Figure 1 – Distribution of temporary  migrants around Sydney metro area

OTM Graph                  

As we can see, Sydney’s international students tend to congregate along an east-west axis – an axis that incorporates Sydney’s main campuses and major transport corridors.  This axis does extend a long way west however – reaching all the way to the foot of the Blue Mountains.  This results in some long commutes for international students, who may be living in the far west to take advantage of cheaper accommodation.

In contrast, the Working Holiday Makers are a more geographically concentrated group.  So when in Sydney, they’ll favour the vibrant lifestyle of the inner city or laid back atmosphere of a beachside locale.  They are also a much smaller group than the international students, as only a small number of them stay in Australia for more than 12 months.

New Zealanders with a temporary status are more far flung, with significant numbers living on the periphery of Sydney, near Penrith in the North and Campbelltown in the South.  Economically and socially these are some of the more disadvantaged parts of the Sydney region.  Furthermore, given the increasing size of this cohort and their limited access to government services, this may be an issue of growing concern.

The final word

More generally, understanding more about temporary migrants and where they live is important because they are a growing segment of the population and like the rest of us they leave a footprint economically, socially and environmentally. At the same time, and as we have seen already, their geographic distribution does vary. This means that the pressures they place on local housing, on infrastructure and on the provision of services is also unevenly felt.  Because this issue is becoming increasingly important, more work is being done in this area with other government agencies.

More students eligible for simpler, faster visas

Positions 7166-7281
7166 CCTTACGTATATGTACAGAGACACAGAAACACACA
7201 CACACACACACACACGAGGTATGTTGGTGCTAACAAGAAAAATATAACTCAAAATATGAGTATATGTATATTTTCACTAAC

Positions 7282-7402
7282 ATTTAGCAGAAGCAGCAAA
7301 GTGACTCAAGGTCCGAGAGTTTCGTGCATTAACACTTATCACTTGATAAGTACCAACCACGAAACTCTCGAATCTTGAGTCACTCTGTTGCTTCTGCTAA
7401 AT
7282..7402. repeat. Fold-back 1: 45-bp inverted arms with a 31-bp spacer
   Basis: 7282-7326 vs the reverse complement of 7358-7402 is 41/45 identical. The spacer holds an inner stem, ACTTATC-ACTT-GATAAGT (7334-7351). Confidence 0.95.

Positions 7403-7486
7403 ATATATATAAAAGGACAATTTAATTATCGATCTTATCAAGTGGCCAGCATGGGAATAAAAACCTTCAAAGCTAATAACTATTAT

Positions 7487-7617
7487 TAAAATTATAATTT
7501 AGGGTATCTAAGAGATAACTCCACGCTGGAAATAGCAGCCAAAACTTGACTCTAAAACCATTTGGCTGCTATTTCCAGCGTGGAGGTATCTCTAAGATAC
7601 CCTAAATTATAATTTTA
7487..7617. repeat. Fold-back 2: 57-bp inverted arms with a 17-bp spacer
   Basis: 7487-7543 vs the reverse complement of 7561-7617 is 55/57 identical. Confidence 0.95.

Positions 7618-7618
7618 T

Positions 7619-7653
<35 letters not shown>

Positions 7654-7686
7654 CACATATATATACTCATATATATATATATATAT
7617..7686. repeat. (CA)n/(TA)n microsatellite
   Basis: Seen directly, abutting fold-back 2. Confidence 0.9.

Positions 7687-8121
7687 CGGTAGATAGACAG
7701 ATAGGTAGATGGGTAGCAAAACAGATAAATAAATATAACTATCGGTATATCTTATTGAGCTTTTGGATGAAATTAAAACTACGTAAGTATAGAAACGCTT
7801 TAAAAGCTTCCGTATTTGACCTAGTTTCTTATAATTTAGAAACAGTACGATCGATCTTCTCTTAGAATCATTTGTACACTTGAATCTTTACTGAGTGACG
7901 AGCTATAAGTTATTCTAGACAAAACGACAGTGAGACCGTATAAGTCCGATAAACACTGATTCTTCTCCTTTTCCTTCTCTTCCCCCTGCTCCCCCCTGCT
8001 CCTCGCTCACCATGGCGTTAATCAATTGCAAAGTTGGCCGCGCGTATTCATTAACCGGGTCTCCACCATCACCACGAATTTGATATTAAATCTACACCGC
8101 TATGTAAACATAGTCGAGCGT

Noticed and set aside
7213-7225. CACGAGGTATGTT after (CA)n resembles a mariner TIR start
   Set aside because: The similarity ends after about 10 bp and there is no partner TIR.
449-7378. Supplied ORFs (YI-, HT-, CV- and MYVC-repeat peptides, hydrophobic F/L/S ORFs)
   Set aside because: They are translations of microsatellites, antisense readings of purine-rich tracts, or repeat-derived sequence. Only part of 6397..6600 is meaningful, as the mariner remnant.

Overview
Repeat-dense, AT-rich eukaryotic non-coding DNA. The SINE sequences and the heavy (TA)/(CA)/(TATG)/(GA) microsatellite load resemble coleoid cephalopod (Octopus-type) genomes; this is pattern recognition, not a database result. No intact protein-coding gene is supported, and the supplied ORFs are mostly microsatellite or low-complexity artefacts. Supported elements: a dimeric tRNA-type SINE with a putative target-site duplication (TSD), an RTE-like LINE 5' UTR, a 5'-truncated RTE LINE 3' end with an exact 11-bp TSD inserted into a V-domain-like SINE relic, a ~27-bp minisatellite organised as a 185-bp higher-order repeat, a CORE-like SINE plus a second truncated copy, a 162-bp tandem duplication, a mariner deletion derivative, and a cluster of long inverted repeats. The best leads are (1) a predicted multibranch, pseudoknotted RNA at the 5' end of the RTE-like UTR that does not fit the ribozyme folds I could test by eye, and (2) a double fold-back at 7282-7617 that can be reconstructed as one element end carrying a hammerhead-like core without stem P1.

Study in AustraliaFor the first time students enrolled in advanced diploma level courses at low immigration risk providers will be able to access streamlined visa processing (SVP) arrangements.

SVP will benefit eligible students through simpler and faster visa processing.

It will make study in Australia even more attractive to overseas students, while at the same time ensuring that immigration risk is appropriately managed.

These changes will benefit Australia’s vocational education and training (VET) and higher education sectors, supporting the sustainable growth of international education in Australia and boosting the economy.

It is expected that the extension of SVP to low immigration risk providers offering advanced diploma courses will commence in early 2015, pending legislative changes.

For more information see:

Australia’s 2014-15 Migration Programme

A total of 190 000 places make up Australia’s 2014-15 migration programme, as announced by the Minister for Immigration and Border Protection on Budget Day.

Breaking down the numbers, next year’s programme planning levels comprise:

  • 128 550 places for skilled migrants, including employer sponsored, general skilled and business migrants
  • 60 885 places for family migrants sponsored by family members in Australia
  • 565 places for special eligibility migrants, who include former permanent residents who have maintained close business, cultural or personal ties with Australia.

Migration to Australia infographic

The migration programme is set by government annually and lists the planning levels for permanent migration to Australia.  The migration programme benefits Australia economically, through addressing immediate and long-term skill shortages in the workforce, and socially, through the reunification of families.

The size and composition of the programme is set after extensive stakeholder consultation around Australia, and takes into account other factors such as net overseas migration, economic, demographic and labour market trends.

It is managed separately to the humanitarian programme and you can learn more about it on our website

What’s changed?

While the overall size of the programme remains the same, there have been some changes within each stream:

Places have been moved into the employer sponsored category, which is designed to meet immediate to medium term skill shortages that remain in some industries and regions.  If not addressed, these shortages will reduce economic growth and productivity.

Skilled independent category has been reduced to ensure fewer migrants are competing directly with Australians for jobs as the labour market is slightly softening and unemployment is somewhat trending upwards.

Immediate family reunion has been supported by increases in the partner and child categories, as well as in contributory parent.  To maintain the relative proportions of the programme, reductions in the numbers of non-contributory parents and other family visas were necessary.